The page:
We're almost all done with our tenure-track hiring in my department. We did pretty well-- we made four offers and three of our top choices accepted. The fourth one turned us down for a bigger research institution in a really cool city and who would blame her? We had another person out just this past week and the department split along generational lines for the first time. All the junior faculty and only two of the senior faculty voted overwhelmingly enthusiastically to offer this person a job. The remaining senior faculty had already made up their minds and refused to be swayed by our attempts at persuasion. It was kind of fascinating to me, because it marked the first time we were unable to reach a consensus as a department despite everyone's attempts to understand one another. It was as if we were speaking different languages: They could not understand why we were so excited about this person's scholarship, and we could not understand why they were not. It was the first time we really disagreed, and everyone-- both generational camps -- felt a bit morose at the end of the day. It's a good thing the weekend appeared to give us some distance and perspective. And in the end, we did really well. We managed to agree on our first four candidates and to get three out of four, three really phenomenally good scholars and teachers from the top universities and programs in the country. And it's kind of heartening to know that even though we couldn't see eye to eye on the last candidate, there was a general sense of sadness that this happened, rather than anger or resentment. I'm sure this kind of thing happens in every department, especially in one like mine at a school that is in the midst of redefining itself; it's a sign of the times.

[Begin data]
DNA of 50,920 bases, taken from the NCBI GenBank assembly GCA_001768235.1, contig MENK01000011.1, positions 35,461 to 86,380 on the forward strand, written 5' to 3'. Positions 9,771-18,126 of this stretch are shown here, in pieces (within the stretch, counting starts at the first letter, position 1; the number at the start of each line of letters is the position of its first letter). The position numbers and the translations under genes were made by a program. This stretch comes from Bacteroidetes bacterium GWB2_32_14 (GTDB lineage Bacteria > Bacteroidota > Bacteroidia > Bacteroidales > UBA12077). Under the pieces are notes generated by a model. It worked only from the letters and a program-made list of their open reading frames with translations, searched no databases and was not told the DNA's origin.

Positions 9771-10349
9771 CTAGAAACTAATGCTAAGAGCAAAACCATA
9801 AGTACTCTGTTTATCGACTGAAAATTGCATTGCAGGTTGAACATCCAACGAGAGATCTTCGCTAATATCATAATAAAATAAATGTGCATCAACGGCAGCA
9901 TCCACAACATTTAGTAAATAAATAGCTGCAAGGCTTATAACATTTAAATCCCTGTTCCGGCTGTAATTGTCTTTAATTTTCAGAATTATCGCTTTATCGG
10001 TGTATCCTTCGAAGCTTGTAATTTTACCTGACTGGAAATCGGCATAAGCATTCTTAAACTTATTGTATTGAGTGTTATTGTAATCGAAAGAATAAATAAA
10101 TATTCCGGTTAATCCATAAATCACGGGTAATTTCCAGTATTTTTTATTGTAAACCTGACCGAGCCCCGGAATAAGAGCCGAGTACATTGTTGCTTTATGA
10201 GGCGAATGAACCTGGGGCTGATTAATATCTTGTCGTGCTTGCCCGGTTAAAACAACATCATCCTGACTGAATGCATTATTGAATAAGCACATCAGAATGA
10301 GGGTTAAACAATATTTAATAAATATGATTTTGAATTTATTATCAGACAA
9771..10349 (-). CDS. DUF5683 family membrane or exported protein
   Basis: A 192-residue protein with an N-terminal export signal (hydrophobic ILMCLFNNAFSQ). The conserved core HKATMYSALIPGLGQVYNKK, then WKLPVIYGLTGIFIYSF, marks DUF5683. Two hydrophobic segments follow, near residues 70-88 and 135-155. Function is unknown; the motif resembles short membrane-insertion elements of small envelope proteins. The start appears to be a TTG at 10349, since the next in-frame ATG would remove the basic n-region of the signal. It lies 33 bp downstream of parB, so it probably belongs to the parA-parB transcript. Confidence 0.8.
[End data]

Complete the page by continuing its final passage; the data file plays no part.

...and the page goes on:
This weekend I'm buried in fellowship applications for summer research and I've got to write my SAA paper and book flights to Miami and San Diego for conferences and New Orleans for a wedding. I also have to study the state driver's manual and get my state license. I've put it off for too long and my license expires next week. There was so much to do I felt a bit nauseated and overwhelmed yesterday. So instead of jumping in to it, I cleaned house. It was warmish so I opened the windows and aired it out. I vacummed and swiffered and laundered and scrubbed. I baked cornbread and made Assam tea. I bought a bunch of fresh parrot tulips, emptied them into a large mason jar and plopped it on the dining room table. And I rearranged the furniture in my living room. Which is possibly the best thing I could have done because it feels fresh and new and has given me a subtly revised perspective. I now have to orient myself in this space in a different way. It's oddly mind-opening. After all the cleaning and re-organizing I was finally able to sit down with a clear head and pound out my research proposals without feeling a single palpitation or stomach somersault.
The daffodils are up and it's raining which is turning all the tree-trunks and limbs green-brown. The power just went out on my block so I've lit candles. It smells like cocoa, tuberose, red amber, and lemon basil. Spring break is in two weeks and my birthday is in six days.